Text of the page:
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Dodgers have shed millions in payroll. Will they sign a star or try to reset the luxury tax?

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Aaron Judge of the New York Yankees runs across the field before a baseball game against the Pittsburgh Pirates on Wednesday, September 21, 2022, in New York City.  (AP Photo/Franklin II)
New York Yankees star Aaron Judge runs down the field before a game against the Pittsburgh Pirates in September. Are the Dodgers raising money to sign the American League MVP? (Frank Franklin II/Associated Press)

First wave Dodgers“The off-season is over.

And as they move into the winter, there are many possible paths ahead of them.

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During the first weeks of free agency, the team cut the payroll to a large extent.

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With expiring contracts Three Turner, Craig Kimbrel, David Price and other free agents other than the pitcher Clayton Kershawwho pending completion of a one-year contract next week to return to the team in 2023 — the Dodgers have already lost about $70 million.

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After rejection Club version of Justin Turner and on Friday non-bidding former National League center fielder Cody Bellingerthe team freed up about another $30 million to pay wages the following year.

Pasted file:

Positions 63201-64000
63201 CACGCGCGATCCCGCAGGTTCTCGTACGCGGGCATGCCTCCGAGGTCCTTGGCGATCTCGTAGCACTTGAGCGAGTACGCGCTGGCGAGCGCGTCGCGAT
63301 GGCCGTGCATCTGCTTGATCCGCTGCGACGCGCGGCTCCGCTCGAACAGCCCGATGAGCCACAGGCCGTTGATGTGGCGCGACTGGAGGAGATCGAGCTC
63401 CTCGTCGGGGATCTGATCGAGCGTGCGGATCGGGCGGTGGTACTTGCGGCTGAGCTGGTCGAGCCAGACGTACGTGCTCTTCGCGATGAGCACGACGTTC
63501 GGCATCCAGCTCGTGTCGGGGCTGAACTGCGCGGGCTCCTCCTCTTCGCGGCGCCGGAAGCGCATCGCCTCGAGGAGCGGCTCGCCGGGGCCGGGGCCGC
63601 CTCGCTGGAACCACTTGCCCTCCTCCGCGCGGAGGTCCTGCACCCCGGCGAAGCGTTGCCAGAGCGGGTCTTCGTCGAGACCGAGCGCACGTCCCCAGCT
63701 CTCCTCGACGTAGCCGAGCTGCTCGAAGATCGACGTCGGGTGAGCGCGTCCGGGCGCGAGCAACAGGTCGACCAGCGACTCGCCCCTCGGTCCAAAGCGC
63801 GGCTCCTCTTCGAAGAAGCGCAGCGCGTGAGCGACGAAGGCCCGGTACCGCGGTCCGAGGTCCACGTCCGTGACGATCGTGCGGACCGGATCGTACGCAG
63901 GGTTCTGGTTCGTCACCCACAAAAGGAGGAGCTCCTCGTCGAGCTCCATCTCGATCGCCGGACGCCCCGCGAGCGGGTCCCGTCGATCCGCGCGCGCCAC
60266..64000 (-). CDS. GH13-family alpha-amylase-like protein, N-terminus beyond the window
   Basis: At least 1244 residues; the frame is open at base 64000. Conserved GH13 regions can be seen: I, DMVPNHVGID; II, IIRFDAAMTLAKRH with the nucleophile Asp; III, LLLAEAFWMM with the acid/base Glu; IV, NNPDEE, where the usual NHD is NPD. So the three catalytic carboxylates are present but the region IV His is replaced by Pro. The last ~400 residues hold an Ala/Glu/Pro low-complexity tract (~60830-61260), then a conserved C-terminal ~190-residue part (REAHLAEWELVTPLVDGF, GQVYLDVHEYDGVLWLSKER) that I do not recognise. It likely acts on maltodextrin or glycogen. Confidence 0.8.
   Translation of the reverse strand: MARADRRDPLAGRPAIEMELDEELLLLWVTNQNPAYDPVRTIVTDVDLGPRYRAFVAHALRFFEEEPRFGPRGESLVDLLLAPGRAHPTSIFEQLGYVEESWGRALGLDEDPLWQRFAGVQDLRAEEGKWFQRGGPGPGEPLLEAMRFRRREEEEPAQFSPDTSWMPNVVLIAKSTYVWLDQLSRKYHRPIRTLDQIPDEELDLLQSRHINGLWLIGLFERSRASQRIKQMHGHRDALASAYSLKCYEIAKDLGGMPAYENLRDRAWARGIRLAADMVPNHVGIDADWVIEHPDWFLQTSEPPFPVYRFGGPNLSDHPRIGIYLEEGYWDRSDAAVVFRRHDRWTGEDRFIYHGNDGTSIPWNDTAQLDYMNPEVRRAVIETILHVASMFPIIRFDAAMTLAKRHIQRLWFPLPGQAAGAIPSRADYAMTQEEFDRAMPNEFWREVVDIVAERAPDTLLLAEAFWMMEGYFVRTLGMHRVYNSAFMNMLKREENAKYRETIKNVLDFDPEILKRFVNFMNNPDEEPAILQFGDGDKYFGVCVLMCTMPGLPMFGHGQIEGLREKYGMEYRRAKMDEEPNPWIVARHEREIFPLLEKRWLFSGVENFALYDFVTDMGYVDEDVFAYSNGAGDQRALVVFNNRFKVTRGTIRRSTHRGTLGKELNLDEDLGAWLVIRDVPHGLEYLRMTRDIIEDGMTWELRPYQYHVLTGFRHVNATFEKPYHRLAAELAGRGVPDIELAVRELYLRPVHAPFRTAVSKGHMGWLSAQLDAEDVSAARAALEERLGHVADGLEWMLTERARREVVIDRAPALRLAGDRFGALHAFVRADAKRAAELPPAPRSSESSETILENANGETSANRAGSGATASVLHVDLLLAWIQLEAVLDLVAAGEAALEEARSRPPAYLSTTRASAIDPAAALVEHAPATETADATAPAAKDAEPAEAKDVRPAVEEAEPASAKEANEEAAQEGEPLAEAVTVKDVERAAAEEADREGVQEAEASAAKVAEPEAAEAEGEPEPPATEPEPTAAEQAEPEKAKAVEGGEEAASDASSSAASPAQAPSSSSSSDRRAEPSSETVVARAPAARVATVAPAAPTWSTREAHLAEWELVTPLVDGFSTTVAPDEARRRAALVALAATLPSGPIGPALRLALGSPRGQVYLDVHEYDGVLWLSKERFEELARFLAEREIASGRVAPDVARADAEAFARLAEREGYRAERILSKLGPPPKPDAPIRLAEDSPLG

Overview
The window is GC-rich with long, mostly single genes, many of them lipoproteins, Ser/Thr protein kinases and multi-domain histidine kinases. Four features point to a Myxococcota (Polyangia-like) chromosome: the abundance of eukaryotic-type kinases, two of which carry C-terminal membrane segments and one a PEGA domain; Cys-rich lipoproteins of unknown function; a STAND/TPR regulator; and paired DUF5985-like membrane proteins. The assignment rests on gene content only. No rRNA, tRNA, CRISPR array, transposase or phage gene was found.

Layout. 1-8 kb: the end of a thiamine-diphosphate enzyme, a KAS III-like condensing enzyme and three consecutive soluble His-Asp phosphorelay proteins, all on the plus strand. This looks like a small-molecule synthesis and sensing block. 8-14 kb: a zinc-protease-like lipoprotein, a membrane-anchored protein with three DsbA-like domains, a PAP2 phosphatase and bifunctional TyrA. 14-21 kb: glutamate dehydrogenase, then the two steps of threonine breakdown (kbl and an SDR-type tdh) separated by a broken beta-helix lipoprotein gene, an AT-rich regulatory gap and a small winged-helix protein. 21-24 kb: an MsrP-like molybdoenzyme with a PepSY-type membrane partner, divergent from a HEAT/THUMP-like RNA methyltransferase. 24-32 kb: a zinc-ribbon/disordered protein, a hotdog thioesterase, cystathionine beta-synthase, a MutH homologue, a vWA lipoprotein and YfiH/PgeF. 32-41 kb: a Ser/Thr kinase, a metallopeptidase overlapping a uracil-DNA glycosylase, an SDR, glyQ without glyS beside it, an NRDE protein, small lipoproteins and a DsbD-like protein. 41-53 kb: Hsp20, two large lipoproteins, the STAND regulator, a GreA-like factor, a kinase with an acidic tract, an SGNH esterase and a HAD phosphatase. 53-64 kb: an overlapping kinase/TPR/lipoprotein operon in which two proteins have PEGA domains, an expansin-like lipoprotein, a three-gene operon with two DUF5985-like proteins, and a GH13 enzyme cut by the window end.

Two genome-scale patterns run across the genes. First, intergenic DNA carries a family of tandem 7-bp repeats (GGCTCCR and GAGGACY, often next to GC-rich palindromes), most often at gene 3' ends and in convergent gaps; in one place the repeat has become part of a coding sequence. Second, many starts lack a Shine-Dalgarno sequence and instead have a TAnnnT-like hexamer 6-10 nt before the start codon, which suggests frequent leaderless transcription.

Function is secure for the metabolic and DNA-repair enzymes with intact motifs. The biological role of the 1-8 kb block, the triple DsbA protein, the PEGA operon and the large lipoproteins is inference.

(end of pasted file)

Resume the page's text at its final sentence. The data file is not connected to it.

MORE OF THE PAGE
Now the question is: what will the Dodgers do with their nine-figure financial flexibility? And how aggressively will they spend that newfound $100 million to build their 2023 lineup?

As the off-season approaches, here are four things to watch out for.

Will the Dodgers go after Aaron Judge?

Aaron Judge hits a solo home run against the Angels on August 29.
Aaron Judge hits a solo home run against the Angels on August 29. (Mark J. Terrill/Associated Press)

The more money the Dodgers deducted from the books, the more their name was tied to the biggest goals in the free agent market.

There were rumors that they were associated with Aaron Judge, American League Outfielder MVP It is expected that in the off-season he will receive the largest contract of any player.

They have been mentioned in reports with Cy Young arms like Justin Verlander and Jacob de Grom that could fill the need for their starting rotation.

Trea Turner, Carlos Correa and several other highly publicized shortstops also remain available.

And for now, there doesn’t seem to be anyone from the Dodgers’ seemingly ever-expanding price range.

So, will the team make another run for another superstar?

President of Baseball Operations Andrew Friedman didn’t say exactly during a video call with reporters on Friday.